Lou Reed’s 4th solo studio album built on the success of Transformer, his second album, as well as his first solo live album. Sally Can’t Dance sees the same storytelling narratives getting a more rocking arrangement, with plenty of “punch” to them. And horns. Sally Can’t Dance is full of production.
The album seems to capture the essence of what Lou Reed was doing live with the direction he was trying to go with his studio work, which might explain why it was a success upon its release in 1974. As for the songs presented here, they are all original with not one carried over from his Velvet Underground days. This was Lou Reed finding his voice, metaphorically.
Reportedly Reed was disappointed in the finished product, not having taken an active role in the production. He found it too “slick” and while it seems like a decent representation of his sound, it is not what we think of initially when we describe Lou Reed’s approach to music, which is usually pretty stripped down to two guitars, bass and drums.
“Sally Can’t Dance”
These songs are all identifiable “Lou Reed” in that they are about characters that he could easily have known. The titular Sally could be a friend who overdosed. There are the biographical songs such as “Billy” about a childhood friend and “Kill Your Sons” which is reportedly about his stay in a mental institution as well as being an indictment about the conflict in Vietnam.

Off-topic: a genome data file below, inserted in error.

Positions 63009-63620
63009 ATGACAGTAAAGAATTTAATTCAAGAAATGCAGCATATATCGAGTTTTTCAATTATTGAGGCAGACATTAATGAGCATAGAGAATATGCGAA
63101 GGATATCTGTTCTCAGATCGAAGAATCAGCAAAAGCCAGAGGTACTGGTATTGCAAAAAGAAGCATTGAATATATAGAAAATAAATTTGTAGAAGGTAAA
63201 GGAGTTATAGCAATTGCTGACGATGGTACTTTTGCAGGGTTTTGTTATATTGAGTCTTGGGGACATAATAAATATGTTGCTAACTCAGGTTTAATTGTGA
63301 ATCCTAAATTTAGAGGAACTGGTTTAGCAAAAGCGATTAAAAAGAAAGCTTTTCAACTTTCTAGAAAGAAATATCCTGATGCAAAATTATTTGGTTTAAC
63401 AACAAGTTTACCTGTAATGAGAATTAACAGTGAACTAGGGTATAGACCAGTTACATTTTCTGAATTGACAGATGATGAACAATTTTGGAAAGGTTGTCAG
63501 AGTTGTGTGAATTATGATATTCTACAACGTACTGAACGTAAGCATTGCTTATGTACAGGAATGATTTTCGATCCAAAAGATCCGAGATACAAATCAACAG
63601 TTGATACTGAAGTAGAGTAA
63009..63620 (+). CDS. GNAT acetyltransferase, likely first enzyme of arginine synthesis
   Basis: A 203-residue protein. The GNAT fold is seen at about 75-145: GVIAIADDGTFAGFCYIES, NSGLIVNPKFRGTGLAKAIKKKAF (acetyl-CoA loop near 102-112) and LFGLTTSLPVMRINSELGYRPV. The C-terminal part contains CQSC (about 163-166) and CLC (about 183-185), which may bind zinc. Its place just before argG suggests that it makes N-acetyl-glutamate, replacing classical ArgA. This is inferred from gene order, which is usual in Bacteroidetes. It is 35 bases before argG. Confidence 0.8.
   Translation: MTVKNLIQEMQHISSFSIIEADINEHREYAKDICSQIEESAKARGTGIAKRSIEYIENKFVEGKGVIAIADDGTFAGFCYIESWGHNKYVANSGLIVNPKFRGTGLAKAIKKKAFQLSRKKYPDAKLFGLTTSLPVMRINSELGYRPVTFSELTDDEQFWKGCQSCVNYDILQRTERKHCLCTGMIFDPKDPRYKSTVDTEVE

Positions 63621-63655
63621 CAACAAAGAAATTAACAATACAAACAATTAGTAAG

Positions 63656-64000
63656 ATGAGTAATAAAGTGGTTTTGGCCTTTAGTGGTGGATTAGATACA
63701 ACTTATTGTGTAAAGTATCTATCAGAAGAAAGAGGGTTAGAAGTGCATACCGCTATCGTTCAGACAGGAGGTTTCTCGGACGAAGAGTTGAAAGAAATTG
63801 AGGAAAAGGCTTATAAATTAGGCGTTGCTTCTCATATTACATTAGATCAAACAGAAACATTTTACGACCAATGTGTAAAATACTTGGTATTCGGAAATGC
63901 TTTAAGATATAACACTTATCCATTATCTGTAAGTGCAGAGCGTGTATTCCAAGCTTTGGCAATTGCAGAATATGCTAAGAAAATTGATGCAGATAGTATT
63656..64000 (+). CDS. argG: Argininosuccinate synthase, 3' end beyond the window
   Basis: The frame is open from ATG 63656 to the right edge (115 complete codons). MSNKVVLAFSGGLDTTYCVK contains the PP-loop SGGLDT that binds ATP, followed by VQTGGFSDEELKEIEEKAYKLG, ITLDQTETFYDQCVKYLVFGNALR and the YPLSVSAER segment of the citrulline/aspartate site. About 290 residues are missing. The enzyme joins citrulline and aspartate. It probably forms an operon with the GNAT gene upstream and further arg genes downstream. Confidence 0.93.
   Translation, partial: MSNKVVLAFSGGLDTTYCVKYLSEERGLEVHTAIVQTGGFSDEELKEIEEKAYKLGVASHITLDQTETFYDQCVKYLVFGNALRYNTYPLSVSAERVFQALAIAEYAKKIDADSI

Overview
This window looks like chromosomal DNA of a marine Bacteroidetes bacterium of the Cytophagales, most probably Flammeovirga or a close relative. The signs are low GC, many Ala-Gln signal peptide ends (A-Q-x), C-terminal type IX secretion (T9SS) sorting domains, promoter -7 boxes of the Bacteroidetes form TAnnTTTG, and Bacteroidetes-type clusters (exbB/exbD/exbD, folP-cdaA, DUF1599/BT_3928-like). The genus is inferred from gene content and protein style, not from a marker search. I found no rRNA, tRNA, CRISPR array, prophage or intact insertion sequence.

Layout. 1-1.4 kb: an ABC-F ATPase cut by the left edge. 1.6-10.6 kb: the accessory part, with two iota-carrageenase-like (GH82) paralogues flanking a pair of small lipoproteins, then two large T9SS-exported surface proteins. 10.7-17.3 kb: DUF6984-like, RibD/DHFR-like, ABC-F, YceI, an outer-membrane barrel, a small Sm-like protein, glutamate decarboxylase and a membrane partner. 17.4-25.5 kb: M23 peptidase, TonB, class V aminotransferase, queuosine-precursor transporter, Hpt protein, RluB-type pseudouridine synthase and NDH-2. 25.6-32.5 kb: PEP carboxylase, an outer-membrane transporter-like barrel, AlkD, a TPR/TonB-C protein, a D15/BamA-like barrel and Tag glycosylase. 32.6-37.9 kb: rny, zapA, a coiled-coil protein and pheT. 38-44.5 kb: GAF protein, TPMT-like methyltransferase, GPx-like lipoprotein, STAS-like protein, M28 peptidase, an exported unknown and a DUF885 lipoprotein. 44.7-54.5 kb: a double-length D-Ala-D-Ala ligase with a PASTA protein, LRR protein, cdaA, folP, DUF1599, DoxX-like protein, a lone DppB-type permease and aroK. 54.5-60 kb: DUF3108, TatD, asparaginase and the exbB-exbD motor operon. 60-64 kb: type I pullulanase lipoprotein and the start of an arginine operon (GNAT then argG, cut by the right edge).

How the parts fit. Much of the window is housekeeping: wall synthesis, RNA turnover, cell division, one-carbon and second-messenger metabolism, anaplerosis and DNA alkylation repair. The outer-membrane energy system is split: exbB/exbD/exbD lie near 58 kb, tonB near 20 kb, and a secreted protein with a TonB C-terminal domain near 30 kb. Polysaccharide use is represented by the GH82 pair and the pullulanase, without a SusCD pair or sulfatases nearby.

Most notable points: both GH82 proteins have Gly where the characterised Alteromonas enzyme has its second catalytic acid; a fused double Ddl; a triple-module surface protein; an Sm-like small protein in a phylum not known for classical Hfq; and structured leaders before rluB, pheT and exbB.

And then there are the nonsense songs like “Animal Language” which is… weird.
Apparently there is a 30th anniversary reissue of this album which includes two bonus tracks – a b-side and a different version of “Sally Can’t Dance” and I am disappointed they did not make an appearance here.
So, Sally Can’t Dance is a decent Lou Reed album, but certainly not one to start your collection with. It’s a good representation of mid-70s Lour Reed, but perhaps not his most accessible work for modern audiences.